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Brain. 2018 Mar 1;141(3):837-847. doi: 10.1093/brain/awx384.

Evidence for a subcortical origin of mirror movements after stroke: a longitudinal study.

Author information

Brain and Mind Institute, Western University, London, Canada.
Department of Neurology, Neuroscience, Johns Hopkins University, Baltimore, USA.
Department of Neurology, University of Zurich, Zurich, Switzerland.
Department of Physical Medicine and Rehabilitation, Johns Hopkins University, Baltimore, USA.
Department of Neurology, New York University, New York, USA.
Cereneo Center for Neurology and Rehabilitation, Vitznau, Switzerland.
Department of Radiology, Johns Hopkins University, Baltimore, USA.
Burke Medical Research Insititute, Weill Cornell Medicine, New York, USA.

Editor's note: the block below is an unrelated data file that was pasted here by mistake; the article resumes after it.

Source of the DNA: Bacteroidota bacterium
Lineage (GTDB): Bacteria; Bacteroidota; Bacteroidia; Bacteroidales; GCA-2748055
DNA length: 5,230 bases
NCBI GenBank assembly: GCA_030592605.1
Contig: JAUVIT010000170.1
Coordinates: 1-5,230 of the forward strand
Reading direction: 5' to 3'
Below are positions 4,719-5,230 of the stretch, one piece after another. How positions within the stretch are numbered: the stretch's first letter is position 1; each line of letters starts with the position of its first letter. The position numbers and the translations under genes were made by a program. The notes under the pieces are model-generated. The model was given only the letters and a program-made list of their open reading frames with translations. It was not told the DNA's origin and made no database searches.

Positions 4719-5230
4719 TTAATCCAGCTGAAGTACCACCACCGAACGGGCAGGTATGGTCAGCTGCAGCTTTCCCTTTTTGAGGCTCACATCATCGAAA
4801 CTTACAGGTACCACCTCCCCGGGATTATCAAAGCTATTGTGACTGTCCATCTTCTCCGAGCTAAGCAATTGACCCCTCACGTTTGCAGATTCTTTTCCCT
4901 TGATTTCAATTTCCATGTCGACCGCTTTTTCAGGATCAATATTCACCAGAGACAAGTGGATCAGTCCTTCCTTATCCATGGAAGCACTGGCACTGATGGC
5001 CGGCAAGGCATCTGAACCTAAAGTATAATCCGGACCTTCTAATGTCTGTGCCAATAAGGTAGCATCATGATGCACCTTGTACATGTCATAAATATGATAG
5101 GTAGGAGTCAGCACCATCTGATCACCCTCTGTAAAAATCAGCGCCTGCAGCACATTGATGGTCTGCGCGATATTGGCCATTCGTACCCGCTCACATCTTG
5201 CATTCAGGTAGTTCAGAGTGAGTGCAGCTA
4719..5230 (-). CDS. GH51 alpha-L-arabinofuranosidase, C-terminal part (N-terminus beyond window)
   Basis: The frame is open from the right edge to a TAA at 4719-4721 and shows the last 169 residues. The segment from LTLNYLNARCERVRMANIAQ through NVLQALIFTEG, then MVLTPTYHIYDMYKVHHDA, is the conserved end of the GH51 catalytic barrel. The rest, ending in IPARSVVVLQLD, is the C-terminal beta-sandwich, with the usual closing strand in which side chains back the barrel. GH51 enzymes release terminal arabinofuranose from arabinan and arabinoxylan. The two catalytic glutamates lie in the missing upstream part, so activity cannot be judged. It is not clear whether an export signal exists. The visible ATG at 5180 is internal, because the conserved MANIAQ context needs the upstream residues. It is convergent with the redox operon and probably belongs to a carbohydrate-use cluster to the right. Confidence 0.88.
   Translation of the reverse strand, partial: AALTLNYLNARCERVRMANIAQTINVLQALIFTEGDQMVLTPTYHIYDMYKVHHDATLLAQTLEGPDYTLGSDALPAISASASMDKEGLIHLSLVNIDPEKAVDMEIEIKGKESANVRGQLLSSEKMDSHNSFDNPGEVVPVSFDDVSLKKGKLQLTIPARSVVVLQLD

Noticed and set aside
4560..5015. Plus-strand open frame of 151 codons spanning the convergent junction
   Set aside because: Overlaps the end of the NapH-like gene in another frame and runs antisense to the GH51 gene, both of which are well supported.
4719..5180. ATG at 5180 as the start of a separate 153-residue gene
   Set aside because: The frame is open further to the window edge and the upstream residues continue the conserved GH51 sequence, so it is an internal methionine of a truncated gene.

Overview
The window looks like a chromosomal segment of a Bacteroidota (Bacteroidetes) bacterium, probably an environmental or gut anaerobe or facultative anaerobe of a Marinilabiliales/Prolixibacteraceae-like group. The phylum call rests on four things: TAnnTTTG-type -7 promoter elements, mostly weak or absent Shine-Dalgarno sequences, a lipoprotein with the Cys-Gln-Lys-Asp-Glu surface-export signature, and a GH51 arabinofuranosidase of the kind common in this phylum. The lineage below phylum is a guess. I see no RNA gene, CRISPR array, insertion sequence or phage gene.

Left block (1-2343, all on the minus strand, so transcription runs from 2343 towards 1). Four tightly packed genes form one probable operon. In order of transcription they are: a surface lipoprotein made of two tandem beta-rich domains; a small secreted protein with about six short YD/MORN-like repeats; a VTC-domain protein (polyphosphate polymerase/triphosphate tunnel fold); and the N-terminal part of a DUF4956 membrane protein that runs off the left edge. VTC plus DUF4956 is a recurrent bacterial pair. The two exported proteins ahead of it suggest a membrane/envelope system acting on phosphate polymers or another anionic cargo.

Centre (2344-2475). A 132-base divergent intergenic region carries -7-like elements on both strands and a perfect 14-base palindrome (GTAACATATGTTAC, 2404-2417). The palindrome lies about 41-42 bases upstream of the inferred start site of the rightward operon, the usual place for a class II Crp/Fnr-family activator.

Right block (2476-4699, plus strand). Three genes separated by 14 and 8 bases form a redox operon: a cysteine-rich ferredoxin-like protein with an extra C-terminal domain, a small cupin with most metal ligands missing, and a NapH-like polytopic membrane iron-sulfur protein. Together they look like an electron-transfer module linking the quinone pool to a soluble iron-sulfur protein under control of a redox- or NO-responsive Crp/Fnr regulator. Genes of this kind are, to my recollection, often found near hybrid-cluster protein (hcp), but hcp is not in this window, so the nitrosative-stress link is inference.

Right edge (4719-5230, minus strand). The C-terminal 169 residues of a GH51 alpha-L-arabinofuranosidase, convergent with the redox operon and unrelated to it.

Following a stroke, mirror movements are unintended movements that appear in the non-paretic hand when the paretic hand voluntarily moves. Mirror movements have previously been linked to overactivation of sensorimotor areas in the non-lesioned hemisphere. In this study, we hypothesized that mirror movements might instead have a subcortical origin, and are the by-product of subcortical motor pathways upregulating their contributions to the paretic hand. To test this idea, we first characterized the time course of mirroring in 53 first-time stroke patients, and compared it to the time course of activities in sensorimotor areas of the lesioned and non-lesioned hemispheres (measured using functional MRI). Mirroring in the non-paretic hand was exaggerated early after stroke (Week 2), but progressively diminished over the year with a time course that parallelled individuation deficits in the paretic hand. We found no evidence of cortical overactivation that could explain the time course changes in behaviour, contrary to the cortical model of mirroring. Consistent with a subcortical origin of mirroring, we predicted that subcortical contributions should broadly recruit fingers in the non-paretic hand, reflecting the limited capacity of subcortical pathways in providing individuated finger control. We therefore characterized finger recruitment patterns in the non-paretic hand during mirroring. During mirroring, non-paretic fingers were broadly recruited, with mirrored forces in homologous fingers being only slightly larger (1.76 times) than those in non-homologous fingers. Throughout recovery, the pattern of finger recruitment during mirroring for patients looked like a scaled version of the corresponding control mirroring pattern, suggesting that the system that is responsible for mirroring in controls is upregulated after stroke. Together, our results suggest that post-stroke mirror movements in the non-paretic hand, like enslaved movements in the paretic hand, are caused by the upregulation of a bilaterally organized subcortical system.

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